Loss of Nashwauk ambulance would affect huge area

PHOTO: Nashwauk Ambulance Association

If you drop a wheel off the side of a county road, you realize how easy it would be to roll into the ditch. That chest pain you feel is probably just indigestion, but what if it was a heart attack? Cutting a fallen tree. Changing your car’s oil. Climbing a ladder to retrieve holiday decorations. Even the simplest thing can lead to an emergency.

The most important taxes we pay provide emergency services. Anyone in the medical field knows that faster responses save lives in the worst of times.

For residents of the western Mesabi Iron Range, a potential move by one small town holds huge implications for surrounding communities. The city of Nashwauk has issued a request for proposals to sell their ambulance service. This could privatize the service. Or, without a bidder, it might dissolve their department and leave the surrounding area to be served by departments in Hibbing and Grand Rapids, many miles to the east and west, respectively.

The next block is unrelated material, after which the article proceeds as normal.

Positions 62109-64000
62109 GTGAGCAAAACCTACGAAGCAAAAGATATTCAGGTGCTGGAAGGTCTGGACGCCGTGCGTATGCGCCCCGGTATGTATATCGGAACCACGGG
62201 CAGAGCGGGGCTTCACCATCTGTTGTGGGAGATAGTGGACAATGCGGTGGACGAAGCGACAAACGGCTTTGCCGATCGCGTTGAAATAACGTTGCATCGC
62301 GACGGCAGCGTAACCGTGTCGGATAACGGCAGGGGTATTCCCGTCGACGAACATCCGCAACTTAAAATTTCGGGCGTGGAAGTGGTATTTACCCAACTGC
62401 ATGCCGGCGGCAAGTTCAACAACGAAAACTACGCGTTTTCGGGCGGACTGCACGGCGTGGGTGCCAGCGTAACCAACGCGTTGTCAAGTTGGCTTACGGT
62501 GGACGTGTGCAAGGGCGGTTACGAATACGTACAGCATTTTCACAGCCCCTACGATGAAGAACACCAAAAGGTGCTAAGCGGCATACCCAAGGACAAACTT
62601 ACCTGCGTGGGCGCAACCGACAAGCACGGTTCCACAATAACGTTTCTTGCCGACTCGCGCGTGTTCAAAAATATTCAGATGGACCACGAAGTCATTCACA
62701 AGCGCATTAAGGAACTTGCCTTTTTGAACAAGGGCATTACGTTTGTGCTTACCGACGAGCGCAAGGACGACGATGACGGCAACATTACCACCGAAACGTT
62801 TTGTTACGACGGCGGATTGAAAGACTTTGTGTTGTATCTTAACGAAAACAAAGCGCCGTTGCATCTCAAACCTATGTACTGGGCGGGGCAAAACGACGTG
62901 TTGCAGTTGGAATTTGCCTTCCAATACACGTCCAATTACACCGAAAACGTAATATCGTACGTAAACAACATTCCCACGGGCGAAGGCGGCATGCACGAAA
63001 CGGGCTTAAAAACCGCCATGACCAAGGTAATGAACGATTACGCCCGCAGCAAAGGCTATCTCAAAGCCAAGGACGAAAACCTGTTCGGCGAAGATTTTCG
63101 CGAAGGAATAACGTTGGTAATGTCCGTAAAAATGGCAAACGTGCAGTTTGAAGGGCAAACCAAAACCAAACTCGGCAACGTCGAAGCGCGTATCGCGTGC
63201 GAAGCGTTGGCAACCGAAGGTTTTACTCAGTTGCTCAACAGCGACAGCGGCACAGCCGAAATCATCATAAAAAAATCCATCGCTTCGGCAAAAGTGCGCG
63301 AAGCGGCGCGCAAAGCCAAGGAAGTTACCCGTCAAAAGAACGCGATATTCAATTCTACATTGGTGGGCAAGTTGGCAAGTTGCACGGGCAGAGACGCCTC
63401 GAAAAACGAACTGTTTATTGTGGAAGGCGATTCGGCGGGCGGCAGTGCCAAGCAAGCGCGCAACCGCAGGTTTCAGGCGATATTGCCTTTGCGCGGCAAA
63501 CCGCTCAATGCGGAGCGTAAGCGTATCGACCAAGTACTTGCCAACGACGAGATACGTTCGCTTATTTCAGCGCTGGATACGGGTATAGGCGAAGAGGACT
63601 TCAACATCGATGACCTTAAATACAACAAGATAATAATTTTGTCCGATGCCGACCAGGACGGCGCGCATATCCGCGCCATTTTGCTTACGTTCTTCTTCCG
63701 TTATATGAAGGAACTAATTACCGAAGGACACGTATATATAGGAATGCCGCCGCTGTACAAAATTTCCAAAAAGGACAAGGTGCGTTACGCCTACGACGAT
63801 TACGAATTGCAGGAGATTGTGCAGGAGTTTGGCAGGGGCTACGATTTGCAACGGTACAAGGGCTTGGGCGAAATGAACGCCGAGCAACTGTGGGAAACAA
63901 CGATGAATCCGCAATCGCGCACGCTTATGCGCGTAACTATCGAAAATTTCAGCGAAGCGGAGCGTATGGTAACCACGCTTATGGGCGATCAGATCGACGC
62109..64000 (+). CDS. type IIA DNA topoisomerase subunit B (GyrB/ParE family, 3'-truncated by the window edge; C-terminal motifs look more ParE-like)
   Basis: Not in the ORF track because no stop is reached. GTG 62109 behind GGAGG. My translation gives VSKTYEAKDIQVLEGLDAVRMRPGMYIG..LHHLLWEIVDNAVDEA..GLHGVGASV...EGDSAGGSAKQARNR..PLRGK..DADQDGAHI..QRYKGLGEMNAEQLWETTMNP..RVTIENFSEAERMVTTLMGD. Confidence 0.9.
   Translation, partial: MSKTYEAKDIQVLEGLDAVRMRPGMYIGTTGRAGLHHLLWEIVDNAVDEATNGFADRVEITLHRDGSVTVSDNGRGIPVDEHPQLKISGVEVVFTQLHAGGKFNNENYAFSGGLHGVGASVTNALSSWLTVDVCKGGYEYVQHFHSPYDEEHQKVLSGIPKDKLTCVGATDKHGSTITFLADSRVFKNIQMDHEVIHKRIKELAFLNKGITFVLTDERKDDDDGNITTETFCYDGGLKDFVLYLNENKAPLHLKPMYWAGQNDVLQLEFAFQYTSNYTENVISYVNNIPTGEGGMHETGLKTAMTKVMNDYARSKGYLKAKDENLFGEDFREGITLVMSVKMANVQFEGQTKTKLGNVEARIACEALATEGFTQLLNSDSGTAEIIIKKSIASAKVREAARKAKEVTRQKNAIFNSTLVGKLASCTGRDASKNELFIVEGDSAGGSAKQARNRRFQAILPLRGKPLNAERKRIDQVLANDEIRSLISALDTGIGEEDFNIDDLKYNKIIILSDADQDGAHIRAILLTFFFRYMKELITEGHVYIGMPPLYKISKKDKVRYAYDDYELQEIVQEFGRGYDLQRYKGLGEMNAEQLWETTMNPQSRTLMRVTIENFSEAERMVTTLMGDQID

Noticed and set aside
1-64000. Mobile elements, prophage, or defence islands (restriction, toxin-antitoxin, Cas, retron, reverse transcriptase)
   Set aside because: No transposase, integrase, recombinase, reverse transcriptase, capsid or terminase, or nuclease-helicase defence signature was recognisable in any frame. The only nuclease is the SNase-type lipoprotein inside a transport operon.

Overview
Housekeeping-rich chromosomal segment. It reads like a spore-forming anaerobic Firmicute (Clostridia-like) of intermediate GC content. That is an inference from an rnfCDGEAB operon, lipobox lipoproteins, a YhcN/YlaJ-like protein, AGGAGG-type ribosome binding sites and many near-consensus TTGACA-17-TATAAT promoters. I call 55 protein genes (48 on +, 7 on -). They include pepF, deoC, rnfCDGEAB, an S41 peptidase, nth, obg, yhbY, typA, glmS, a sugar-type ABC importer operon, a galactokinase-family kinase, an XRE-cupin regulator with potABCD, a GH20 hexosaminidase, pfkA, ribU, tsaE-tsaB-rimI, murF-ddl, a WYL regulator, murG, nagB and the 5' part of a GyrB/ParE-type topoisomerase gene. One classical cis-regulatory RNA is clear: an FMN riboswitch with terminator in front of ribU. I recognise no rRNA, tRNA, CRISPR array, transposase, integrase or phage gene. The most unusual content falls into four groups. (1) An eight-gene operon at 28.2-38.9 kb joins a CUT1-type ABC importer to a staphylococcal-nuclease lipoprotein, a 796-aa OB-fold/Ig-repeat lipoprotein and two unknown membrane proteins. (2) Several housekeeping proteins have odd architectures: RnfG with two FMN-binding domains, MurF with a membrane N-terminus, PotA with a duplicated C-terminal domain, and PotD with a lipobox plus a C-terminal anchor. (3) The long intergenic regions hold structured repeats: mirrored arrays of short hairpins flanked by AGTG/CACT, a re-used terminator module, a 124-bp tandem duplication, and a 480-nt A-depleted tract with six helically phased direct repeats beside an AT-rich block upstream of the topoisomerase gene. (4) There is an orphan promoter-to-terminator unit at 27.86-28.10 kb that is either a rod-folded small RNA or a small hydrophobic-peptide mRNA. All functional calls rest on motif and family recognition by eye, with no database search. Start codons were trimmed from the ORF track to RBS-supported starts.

The request for proposal reads as follows: “The City of Nashwauk seeks to transfer its Emergency Medical Services License to a municipality or private ambulance service to assume ownership, management, and operations of its ambulance service. The goal of the City is to retain ambulance services for the residents of the City and surrounding area.”

While it’s encouraging that the city seeks to continue the service, there are practical concerns about how this will unfold.

Emergency service workers were told that the ambulance service was running at a loss. Nevertheless, an audit conducted by their union shows that the city is currently in a strong financial position with robust reserves. Future meetings will reveal if neighboring towns and townships were consulted about this significant decision, or if alternative funding models are being considered.